Despite such suggestions, the U.S. and other nuclear states insisted that enrichment or reprocessing should be prohibited to most of the parties except to the nuclear and a few other states. In addition, some states as the U.S. and France also make it clear that they oppose to the multinational control system and the plan of the 5-year suspension. Japan also decided to oppose to it, considering it has already been reprocessing huge amounts of plutonium and considering Japan now possesses the Rokkashomura nuclear reprocessing facilities, which is scheduled to operate from December this year. Although it is a non-nuclear state, Japan reprocesses under the U.S.’s implicit permission a large amount of the plutonium and enriches uranium from within Japan and other countries including U.K. and France. That means that Japan is enjoying a privilege among the non-nuclear states.
Inconsistent attitude of the U.S. runs counter to the nuclear non-proliferation and nuclear disarmaments
It is agreed on by almost all the states that the most serious obstacle to the international nuclear non-proliferation and dismantlement is the U.S. This criticism from the international societie has been rising since the inauguration of the Bush administration. Fist of all, the Bush administration declared its nuclear first use strategy officially, and withdrew NSA (negative security assurances), which means “not attack or threat to attack by nuclear weapons”, by including the use of nuclear weapon in the preemptive attack strategy. This policy is one that breaks down one of the important pillars that buttresses the international nuclear non-proliferation regime.
Moreover, the U.S. is modernizing its pre-existing nuclear power to destroy the basement facilities of enemy states such as North Korea. In addition to this, the U.S. has launched the development of new types of nuclear weapons. After the inauguration of the Bush administration, some of the budget has been continuously allocated for the development of new types of nuclear weapons. Such a U.S. Policy is bringing about the domino effect that causes vertical proliferation among the nuclear states, meaning the enhancement of the nuclear power within nuclear states by investing in R & D. April 2005, the president of Russia Putin professed in a meeting with high-level officials it is developing new types of nuclear weapon systems. In October, the Independent, one of Britain’s newspapers, shocked people all over the world, reporting that Prime Minister Blare had ordered to develop new types of nuclear weapons.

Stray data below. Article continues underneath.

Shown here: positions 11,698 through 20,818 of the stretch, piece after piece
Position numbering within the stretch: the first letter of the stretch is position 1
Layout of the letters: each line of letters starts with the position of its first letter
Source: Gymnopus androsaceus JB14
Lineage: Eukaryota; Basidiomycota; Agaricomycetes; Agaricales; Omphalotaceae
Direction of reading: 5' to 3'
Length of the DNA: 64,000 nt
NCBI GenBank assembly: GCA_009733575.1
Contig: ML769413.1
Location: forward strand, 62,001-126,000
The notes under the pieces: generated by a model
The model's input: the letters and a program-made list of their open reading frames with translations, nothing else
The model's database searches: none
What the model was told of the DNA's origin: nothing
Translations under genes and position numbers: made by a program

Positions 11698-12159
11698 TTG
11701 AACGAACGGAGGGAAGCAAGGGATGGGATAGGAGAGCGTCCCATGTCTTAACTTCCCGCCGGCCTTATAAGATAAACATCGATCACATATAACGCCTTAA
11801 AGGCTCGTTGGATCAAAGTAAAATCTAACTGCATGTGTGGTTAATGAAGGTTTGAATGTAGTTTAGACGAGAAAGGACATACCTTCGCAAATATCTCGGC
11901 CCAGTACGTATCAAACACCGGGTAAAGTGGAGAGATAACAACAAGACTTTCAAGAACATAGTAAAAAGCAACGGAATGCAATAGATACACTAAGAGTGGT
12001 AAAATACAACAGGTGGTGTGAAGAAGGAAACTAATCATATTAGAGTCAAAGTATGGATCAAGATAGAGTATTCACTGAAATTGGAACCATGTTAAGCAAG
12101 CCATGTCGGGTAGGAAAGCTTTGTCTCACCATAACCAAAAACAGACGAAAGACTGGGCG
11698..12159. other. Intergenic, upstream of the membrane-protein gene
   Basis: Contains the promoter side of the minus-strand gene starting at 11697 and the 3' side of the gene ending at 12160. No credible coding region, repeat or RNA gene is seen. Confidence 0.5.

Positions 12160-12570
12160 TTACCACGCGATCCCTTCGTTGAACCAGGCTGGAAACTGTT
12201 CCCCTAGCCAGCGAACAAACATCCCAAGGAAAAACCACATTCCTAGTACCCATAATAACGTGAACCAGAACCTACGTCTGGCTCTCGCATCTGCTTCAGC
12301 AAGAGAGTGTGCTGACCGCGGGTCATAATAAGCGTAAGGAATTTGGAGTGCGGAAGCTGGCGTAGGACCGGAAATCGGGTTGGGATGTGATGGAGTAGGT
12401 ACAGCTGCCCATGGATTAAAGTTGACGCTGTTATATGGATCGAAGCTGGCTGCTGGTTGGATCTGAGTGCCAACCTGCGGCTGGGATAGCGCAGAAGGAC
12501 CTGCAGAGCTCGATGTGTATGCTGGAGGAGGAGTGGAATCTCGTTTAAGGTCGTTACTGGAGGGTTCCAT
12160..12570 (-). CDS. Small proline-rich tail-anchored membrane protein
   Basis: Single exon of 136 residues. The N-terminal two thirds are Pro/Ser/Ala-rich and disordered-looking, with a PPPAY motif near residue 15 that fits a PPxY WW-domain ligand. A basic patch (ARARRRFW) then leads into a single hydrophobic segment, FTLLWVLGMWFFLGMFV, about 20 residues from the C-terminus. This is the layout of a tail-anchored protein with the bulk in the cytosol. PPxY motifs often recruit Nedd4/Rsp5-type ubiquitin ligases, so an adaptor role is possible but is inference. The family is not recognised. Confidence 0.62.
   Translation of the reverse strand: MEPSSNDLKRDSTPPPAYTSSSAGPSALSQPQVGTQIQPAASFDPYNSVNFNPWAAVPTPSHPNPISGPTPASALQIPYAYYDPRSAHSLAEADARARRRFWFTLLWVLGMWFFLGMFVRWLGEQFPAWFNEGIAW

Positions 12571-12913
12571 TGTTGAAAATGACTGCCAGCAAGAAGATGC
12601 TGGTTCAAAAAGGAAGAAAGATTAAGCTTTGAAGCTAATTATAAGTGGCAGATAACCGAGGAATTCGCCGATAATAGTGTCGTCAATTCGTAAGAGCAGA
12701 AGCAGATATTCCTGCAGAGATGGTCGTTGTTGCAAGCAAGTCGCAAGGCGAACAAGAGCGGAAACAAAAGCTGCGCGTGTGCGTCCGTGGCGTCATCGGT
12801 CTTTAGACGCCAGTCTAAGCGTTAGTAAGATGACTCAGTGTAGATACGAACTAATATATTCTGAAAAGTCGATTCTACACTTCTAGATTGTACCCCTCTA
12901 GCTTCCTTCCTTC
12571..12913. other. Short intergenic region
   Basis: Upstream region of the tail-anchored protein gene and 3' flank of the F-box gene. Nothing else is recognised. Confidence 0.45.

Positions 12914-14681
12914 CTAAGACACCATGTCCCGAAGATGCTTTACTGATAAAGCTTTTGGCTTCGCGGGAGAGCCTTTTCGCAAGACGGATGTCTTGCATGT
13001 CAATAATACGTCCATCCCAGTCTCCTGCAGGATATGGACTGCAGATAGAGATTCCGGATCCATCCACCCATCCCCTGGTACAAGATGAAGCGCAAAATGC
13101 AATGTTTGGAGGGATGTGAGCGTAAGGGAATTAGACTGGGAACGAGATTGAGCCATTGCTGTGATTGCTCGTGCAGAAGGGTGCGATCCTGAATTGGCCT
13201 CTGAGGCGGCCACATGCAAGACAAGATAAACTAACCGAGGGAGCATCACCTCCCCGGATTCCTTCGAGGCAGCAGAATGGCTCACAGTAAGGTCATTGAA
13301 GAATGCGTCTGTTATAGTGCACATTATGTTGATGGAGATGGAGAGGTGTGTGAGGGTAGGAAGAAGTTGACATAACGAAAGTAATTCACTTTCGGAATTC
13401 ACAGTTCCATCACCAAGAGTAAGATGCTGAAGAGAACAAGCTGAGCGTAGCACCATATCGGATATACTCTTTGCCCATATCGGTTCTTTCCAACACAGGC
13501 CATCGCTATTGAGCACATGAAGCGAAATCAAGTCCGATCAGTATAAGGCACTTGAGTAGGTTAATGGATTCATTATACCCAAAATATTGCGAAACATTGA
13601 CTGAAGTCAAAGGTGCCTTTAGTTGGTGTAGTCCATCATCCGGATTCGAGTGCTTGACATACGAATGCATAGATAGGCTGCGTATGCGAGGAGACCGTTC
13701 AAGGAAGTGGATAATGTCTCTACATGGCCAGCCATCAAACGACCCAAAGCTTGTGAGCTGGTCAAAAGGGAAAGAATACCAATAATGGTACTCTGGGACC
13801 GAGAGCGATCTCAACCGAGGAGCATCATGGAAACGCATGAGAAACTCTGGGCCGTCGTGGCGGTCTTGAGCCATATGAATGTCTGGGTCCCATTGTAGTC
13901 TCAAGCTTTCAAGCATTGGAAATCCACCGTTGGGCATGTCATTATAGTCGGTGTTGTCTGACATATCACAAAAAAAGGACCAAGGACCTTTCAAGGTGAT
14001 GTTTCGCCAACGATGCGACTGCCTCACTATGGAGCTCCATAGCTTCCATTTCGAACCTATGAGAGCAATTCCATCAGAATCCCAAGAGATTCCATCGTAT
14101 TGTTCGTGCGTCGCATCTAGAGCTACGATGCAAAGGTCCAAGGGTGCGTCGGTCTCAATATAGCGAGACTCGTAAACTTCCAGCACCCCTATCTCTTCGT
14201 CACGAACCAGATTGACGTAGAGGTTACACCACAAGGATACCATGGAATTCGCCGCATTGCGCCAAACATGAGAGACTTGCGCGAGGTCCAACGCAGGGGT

From non-proliferation to disarmament
The US inconsistent attitude toward its nuclear policy becomes more visible when we look into the differences of policies applied to Israel, Pakistan, India and to North Korea and Iran. North Korea and Iran are the states that are ‘suspected’ to develop nuclear weapons while Israel, Pakistan and India are mavericks of the international nuclear non-proliferation regime, armed with nuclear weapons. However, the U.S. has never been stingy in supporting them.
Israel is assumed to possess 100~300 nuclear warheads, which ranks the 6th largest following the 5 nuclear states. Supported by the U.S. it maintains its position as a military power in the Middle East. President Bush also considers Pakistan, which actively cooperated with the U.S in the attack against Afghanistan, as a friendly nation or an ally.
India, which occupies an important position for the US policy to keep China in check, even agreed with the U.S. on the mutual cooperation for the use of nuclear energy. Such a double standard applied by the U.S. not only erodes the trust for the US nuclear policy. The main problem lies in the fact that it is now shaking the roots of the international nuclear non-proliferation regime.
Today’s most controversial issue regarding the nuclear non-proliferation problem is of course, the development of nuclear weapons by North Korea and Iran. However part of their behavior is largely attributable to the inequity of the NPT-regime and the inconsistent attitude of nuclear states.
That is why the criticism by former president Carter and the arguments of the New Agenda Coalition are now drawing attention. The New Agenda Coalition proposes the ‘suspension of the vertical proliferation efforts by the nuclear states’, the accession of ‘Israel, India, and Pakistan’s to the NPT’, together with ‘the reduction of the nuclear weapons by nuclear states’.